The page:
VirtualBox Bridged Network
In bridged network mode, your VM will be treated as if it was part of your home network. Your physical router will act as the gateway. Any devices within the same network can talk to each other and VM can also talk over the internet too. Your guest machine will get the IP address directly from your router DHCP.
To change the network go to settings → Network → Bridged Adapter.
Now, my guest VM is assigned with 192.168.1.7 which is now part of my home network (192.168.1.0).
$ ip a s
Try connecting with your guest VM from the host machine and it will work fine.
$ ssh username@IP "command"
In this mode, your Guest machines can communicate with multiple guest machines which are running in the same Internal network. In this mode, your guest machine will not be able to connect to the Internet or you cannot connect to the guest machine from your host machine.
In Internal network mode, your VM will not be assigned with any IP address initially. You have to run the following command to enable the DHCP for the internal network so when you boot the VM automatically IP address will be assigned to each VM running on the internal network.
$ vboxmanage dhcpserver add --netname intnet --ip 10.15.2.1 --netmask 255.255.0.0 --lowerip 10.15.2.1 --upperip 10.15.2.255 --enable
The above command will start assigning IP addresses ranging from 10.15.2.1 to 10.15.2.255 as you add VM to your Internal network.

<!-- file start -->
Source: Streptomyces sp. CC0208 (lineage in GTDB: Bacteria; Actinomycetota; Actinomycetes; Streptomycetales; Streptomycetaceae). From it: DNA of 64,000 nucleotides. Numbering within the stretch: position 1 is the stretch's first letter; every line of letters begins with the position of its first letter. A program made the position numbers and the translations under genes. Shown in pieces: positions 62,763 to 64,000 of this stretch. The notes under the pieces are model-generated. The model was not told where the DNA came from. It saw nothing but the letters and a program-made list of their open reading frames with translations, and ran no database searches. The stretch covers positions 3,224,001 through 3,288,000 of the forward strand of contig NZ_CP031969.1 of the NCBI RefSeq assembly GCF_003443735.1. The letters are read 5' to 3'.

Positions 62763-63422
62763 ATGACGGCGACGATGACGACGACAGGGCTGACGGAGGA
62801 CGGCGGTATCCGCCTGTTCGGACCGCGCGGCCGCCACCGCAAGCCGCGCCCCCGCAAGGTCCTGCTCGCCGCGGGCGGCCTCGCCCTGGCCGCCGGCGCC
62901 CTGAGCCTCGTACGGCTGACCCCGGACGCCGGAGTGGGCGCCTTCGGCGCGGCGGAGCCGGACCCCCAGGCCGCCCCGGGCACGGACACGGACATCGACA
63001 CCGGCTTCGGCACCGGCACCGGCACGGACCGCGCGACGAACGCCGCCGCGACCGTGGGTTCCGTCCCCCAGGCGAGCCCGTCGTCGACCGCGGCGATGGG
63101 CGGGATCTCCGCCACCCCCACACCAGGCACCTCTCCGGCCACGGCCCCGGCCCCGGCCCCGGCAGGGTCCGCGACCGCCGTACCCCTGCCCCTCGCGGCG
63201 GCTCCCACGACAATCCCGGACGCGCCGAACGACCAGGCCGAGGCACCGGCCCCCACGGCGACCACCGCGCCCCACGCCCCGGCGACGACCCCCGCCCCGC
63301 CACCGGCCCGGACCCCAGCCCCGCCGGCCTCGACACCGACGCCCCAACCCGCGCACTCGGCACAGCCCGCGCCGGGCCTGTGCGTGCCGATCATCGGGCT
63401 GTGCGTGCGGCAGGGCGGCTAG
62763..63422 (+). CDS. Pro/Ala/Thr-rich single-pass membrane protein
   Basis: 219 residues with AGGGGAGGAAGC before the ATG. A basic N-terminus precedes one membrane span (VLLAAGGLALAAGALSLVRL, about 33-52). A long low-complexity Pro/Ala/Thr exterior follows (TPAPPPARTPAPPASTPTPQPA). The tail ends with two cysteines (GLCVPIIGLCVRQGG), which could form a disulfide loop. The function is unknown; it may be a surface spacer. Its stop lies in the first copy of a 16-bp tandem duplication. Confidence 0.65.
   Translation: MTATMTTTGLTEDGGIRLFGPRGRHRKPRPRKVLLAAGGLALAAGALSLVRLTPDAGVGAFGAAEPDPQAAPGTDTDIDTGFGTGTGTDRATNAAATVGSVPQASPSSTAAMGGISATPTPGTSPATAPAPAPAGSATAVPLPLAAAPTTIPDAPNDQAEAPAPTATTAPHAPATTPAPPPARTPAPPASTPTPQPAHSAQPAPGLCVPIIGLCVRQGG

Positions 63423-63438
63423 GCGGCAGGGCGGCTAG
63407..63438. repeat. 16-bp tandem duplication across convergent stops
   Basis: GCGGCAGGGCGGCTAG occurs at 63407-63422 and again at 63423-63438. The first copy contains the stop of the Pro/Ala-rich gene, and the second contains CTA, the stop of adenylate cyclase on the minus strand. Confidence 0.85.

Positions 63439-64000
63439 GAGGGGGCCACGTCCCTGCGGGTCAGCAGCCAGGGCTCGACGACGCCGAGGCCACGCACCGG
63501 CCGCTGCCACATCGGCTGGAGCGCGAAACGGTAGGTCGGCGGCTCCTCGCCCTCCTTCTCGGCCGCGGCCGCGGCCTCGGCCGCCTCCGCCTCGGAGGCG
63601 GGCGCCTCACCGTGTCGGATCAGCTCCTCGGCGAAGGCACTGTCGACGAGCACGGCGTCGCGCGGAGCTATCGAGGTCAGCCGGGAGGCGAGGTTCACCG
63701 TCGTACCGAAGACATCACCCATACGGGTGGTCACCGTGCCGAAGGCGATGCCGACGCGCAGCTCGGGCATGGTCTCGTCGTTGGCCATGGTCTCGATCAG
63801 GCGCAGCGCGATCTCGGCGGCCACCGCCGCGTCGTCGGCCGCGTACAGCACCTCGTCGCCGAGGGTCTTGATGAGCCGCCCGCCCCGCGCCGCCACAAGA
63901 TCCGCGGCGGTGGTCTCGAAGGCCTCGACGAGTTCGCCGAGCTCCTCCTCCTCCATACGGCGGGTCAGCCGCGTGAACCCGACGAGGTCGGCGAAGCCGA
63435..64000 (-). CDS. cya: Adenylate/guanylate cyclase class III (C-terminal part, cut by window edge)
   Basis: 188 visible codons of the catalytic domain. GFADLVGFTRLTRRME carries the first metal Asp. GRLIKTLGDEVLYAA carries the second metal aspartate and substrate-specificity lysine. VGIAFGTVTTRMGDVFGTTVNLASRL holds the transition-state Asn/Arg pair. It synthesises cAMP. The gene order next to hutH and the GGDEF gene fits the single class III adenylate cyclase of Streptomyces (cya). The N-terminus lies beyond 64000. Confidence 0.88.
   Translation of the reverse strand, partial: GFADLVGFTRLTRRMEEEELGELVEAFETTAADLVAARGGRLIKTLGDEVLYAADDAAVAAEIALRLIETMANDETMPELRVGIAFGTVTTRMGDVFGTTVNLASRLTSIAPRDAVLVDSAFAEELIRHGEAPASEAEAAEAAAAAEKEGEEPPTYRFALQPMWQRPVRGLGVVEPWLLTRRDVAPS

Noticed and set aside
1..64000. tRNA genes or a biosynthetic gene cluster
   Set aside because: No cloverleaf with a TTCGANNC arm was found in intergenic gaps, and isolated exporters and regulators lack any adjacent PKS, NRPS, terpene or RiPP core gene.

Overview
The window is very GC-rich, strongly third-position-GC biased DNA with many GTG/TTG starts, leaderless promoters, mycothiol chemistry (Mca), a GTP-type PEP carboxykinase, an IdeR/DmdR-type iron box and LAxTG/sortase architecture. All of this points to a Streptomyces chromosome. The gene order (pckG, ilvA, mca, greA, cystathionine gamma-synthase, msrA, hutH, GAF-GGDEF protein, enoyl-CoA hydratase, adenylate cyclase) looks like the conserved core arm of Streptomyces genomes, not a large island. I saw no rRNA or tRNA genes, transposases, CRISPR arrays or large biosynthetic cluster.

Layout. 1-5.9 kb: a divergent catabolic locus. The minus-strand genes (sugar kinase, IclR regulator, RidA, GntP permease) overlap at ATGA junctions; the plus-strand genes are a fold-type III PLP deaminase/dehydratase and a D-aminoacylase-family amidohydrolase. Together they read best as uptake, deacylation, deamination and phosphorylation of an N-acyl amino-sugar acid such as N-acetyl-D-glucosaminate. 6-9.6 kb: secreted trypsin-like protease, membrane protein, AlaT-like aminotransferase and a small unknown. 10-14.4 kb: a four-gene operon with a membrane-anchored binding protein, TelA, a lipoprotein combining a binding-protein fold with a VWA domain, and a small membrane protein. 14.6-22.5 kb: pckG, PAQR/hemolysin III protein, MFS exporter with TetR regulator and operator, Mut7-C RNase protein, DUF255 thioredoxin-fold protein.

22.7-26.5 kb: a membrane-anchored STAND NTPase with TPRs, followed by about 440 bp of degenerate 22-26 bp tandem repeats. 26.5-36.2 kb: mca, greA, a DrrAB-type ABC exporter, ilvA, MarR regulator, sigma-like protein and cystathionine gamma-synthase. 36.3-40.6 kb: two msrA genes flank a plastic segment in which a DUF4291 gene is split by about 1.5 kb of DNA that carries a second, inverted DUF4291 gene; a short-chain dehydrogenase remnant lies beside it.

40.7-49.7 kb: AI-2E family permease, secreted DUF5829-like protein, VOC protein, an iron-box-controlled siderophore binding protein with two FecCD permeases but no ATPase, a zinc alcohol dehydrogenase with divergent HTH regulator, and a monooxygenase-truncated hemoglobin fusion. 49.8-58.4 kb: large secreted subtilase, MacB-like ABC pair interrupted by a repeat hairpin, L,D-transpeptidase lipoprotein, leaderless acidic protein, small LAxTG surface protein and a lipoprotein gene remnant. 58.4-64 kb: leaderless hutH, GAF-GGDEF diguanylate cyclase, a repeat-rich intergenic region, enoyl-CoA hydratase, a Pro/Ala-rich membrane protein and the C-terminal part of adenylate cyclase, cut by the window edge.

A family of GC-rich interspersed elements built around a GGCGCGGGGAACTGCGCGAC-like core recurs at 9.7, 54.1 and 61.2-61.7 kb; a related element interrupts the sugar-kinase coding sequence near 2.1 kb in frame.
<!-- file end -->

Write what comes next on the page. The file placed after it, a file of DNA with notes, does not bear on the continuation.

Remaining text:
Go to VM settings → Network → select Internal Network.
Now if you look at the above image, my centos7 guest machine has got IP address assigned 10.15.2.2 which I have set it up when running the DHCP command. Now if you spin up one more machine in the Internal network, your VM will be allocated with 10.15.2.X IP.
In a Host-only network, instead of using a host machine adapter like bridged mode, it will create virtual adapters for connections between the host and guest machines. This virtual adapter will also act as a DHCP server to assign an IP address to each VM you create under a host-only network.
Go to VirtualBox Manager → File → Host Network Manager or press CTRL + H. In the host network manager, you can create a new host-only network by pressing the create button. Make sure to select the Enable DHCP server option.
Open the VM network settings and set the network adapter to Host-Only adapter and choose the network that you created.
Now boot the VM and check the IP address assigned. My host-only adapter is created with an IP range (192.168.56.*) and here my machine is assigned with 192.168.56.101.
In this mode, you will not be able to connect to and from the Internet. You can communicate with other hosts running in this mode and from your host machine you can connect with the Guest machine.
Now you might have a fair understanding of different networking options in VirtualBox. Depending upon the use case you can choose the networking mode. In the next article, we will see how to create VM snapshots in VirtualBox.